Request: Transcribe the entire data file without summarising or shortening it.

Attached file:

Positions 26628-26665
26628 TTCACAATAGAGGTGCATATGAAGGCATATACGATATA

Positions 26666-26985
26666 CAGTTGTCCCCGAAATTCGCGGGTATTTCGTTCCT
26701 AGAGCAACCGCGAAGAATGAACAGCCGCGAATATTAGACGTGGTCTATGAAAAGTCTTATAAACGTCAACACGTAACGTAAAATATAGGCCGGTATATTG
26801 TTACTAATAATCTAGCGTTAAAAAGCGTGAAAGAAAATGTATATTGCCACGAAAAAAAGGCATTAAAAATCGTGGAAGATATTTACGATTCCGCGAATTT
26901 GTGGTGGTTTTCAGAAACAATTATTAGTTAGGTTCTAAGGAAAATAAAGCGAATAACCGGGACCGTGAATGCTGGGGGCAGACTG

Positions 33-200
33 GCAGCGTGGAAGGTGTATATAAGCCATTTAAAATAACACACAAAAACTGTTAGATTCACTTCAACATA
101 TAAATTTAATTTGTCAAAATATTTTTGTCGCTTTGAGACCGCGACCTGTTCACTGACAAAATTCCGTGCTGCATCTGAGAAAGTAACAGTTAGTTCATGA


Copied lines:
Positions 26628-26665
26628 TTCACAATAGAGGTGCATATGAAGGCATATACGATATA

Positions 26666-26985
26666 CAGTTGTCCCCGAAATTCGCGGGTATTTCGTTCCT
26701 AGAGCAACCGCGAAGAATGAACAGCCGCGAATATTAGACGTGGTCTATGAAAAGTCTTATAAACGTCAACACGTAACGTAAAATATAGGCCGGTATATTG
26801 TTACTAATAATCTAGCGTTAAAAAGCGTGAAAGAAAATGTATATTGCCACGAAAAAAAGGCATTAAAAATCGTGGAAGATATTTACGATTCCGCGAATTT
26901 GTGGTGGTTTTCAGAAACAATTATTAGTTAGGTTCTAAGGAAAATAAAGCGAATAACCGGGACCGTGAATGCTGGGGGCAGACTG

Positions 33-200
33 GCAGCGTGGAAGGTGTATATAAGCCATTTAAAATAACACACAAAAACTGTTAGATTCACTTCAACATA
101 TAAATTTAATTTGTCAAAATATTTTTGTCGCTTTGAGACCGCGACCTGTTCACTGACAAAATTCCGTGCTGCATCTGAGAAAGTAACAGTTAGTTCATGA